}
    ], 
    "datePublished": "1998-02", 
    "datePublishedReg": "1998-02-01", 
    "description": "In macaque monkeys, aspiration but not excitotoxic lesions of the medial temporal lobe limbic structures, the amygdala and hippocampus, produce a severe impairment in visual recognition memory. Furthermore, certain ventromedial cortical regions, namely the rhinal (i.e., entorhinal and perirhinal) cortex, are now known to be critical for visual recognition memory. Because the route taken by temporal cortical efferent fibers, especially perirhinal efferents, passes nearby the amygdala, it is possible that inadvertent damage to these fibers is produced by the aspirative but not the excitotoxic process, thereby accounting at least in part for the different behavioral outcomes of the two types of lesion. To test this idea, we assessed the integrity of the rhinal corticothalamic projection system after aspiration lesions of the amygdala. Three rhesus monkeys with unilateral amygdala removals received bilaterally symmetrical injections of a retrograde fluorescent tracer into the medial portion of the mediodorsal nucleus of the thalamus. Retrogradely labeled cells were identified using conventional fluorescence microscopy techniques. In all three cases, the rhinal cortex of the intact hemispheres contained moderate numbers of retrogradely labeled cells. By contrast, the rhinal cortex of the amygdalectomized hemispheres consistently contained few retrogradely labeled cells, and a direct comparison of the two hemispheres showed this difference to be statistically significant. A similar asymmetric pattern was observed for area TE but not for the cortex lining the dorsal bank of the superior temporal sulcus, nor for the rostral cingulate motor area, which was examined as a control. The results indicate that aspiration lesions of the amygdala not only remove the cell bodies of the amygdala, as intended, but also inadvertently disrupt projection fibers arising from cells in the rhinal cortex and area TE that pass nearby or through the amygdala en route to the thalamus. Behavioral studies examining the effects of aspiration lesions of the amygdala in nonhuman primates need to take these findings into consideration.",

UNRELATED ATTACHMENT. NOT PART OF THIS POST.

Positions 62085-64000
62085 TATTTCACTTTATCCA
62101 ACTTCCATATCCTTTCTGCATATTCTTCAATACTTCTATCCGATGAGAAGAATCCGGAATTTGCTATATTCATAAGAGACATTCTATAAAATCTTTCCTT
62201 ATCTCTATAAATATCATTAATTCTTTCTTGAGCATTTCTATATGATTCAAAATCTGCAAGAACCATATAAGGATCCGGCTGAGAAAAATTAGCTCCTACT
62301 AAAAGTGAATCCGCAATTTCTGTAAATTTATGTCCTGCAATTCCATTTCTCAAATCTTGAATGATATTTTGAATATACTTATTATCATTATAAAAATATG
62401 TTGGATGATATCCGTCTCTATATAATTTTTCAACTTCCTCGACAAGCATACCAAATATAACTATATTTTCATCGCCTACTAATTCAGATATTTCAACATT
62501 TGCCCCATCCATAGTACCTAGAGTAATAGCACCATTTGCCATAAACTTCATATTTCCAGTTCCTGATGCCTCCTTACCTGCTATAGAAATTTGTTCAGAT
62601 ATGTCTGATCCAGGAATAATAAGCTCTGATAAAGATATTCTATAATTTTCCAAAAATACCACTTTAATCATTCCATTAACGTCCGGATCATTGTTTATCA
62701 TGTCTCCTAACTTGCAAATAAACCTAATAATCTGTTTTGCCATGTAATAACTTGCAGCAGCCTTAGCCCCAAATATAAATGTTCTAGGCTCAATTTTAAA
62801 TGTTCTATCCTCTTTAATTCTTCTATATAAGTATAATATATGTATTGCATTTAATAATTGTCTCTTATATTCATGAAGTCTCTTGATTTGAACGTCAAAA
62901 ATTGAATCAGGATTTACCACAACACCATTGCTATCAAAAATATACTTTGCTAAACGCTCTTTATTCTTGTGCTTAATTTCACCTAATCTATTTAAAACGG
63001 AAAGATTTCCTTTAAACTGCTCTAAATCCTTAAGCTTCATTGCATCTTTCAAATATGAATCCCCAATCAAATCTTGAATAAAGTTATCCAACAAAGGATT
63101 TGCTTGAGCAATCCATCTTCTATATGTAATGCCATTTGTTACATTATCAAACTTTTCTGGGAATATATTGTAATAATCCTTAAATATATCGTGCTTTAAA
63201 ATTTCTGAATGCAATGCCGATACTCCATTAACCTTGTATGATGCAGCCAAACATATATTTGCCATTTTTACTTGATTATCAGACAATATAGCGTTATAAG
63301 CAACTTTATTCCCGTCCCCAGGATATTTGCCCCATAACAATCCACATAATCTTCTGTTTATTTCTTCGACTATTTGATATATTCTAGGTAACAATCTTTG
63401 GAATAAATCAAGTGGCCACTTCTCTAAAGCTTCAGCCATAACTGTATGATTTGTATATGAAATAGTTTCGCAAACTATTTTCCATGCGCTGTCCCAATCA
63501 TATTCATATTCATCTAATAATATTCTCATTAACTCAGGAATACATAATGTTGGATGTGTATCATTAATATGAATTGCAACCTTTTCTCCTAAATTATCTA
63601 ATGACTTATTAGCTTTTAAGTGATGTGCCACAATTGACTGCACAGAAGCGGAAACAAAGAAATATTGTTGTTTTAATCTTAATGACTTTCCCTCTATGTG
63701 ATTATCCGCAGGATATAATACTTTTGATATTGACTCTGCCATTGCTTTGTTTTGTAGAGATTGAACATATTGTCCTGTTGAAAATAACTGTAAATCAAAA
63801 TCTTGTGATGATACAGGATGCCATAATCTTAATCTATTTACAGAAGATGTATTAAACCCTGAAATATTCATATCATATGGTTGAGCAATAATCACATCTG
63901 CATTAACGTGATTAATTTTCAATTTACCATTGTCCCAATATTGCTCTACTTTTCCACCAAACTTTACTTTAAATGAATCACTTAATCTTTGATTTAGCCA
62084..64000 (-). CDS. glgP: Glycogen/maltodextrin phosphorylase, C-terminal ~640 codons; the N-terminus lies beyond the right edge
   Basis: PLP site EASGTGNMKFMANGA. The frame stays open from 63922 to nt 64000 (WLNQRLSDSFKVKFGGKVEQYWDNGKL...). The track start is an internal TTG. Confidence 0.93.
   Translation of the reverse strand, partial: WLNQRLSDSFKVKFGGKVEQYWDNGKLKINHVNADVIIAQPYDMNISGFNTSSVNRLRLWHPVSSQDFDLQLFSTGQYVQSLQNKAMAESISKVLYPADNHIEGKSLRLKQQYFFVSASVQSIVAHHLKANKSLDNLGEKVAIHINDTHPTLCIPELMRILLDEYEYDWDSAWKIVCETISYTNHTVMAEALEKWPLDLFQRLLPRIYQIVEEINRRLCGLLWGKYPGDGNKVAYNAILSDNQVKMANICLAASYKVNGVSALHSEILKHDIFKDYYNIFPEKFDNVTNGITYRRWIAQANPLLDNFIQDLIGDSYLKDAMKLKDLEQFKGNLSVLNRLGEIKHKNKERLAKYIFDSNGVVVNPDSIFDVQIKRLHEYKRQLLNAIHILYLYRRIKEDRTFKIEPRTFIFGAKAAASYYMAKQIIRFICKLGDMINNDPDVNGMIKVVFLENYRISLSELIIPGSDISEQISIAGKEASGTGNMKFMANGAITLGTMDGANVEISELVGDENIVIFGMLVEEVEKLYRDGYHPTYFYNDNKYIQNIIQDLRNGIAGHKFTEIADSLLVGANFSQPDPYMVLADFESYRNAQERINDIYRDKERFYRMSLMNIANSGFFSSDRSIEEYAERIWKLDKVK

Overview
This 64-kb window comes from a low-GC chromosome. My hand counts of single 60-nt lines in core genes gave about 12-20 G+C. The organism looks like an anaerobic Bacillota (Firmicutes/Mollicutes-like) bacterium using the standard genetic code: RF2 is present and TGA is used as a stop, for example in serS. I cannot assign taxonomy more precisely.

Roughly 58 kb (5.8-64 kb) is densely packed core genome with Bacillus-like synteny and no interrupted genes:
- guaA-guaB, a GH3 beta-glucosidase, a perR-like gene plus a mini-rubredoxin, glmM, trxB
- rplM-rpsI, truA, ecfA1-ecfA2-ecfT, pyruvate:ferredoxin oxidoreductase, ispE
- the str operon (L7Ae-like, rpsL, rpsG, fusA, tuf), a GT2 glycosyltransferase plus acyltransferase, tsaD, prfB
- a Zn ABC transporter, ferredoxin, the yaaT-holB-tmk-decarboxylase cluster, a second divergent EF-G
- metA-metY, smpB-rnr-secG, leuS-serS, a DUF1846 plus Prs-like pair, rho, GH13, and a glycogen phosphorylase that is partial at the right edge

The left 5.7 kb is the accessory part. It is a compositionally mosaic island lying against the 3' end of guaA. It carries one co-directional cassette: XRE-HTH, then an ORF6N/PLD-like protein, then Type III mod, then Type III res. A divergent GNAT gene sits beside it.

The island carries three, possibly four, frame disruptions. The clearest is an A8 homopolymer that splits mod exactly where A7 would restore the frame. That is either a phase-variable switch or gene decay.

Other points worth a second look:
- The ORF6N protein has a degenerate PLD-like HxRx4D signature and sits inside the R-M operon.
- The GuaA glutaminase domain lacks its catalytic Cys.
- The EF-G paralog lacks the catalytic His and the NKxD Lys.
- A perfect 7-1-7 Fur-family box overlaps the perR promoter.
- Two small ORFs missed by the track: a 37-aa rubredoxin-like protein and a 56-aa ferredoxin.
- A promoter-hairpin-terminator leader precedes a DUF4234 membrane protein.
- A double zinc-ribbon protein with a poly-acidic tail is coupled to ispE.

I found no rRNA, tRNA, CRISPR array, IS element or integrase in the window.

"genre": "research_article", 
    "id": "sg:pub.10.1007/s002210050326", 
    "inLanguage": [
      "en"
    ], 
    "isAccessibleForFree": false, 
    "isPartOf": [
      {
        "id": "sg:journal.1005581", 
        "issn": [
          "0014-4819", 
          "1432-1106"
        ], 
        "name": "Experimental Brain Research", 
        "type": "Periodical"
      }, 
      {
        "issueNumber": "2", 
        "type": "PublicationIssue"
      }, 
      {
        "type": "PublicationVolume", 
        "volumeNumber": "119"
      }
    ], 
    "name": "Aspiration lesions of the amygdala disrupt the rhinal corticothalamic projection system in rhesus monkeys", 
    "pagination": "131-140", 
    "productId": [
      {
        "name": "readcube_id", 
        "type": "PropertyValue", 
        "value": [
          "b61cdeb00bc7b4898b871a257bff76e65b6c9328bd63097b80f4839e9d37730b"
        ]
      }, 
      {
        "name": "pubmed_id", 
        "type": "PropertyValue", 
        "value": [
          "9535562"
        ]
      }, 
      {
        "name": "nlm_unique_id", 
        "type": "PropertyValue", 
        "value": [
          "0043312"
        ]
      }, 
      {
        "name": "doi", 
        "type": "PropertyValue",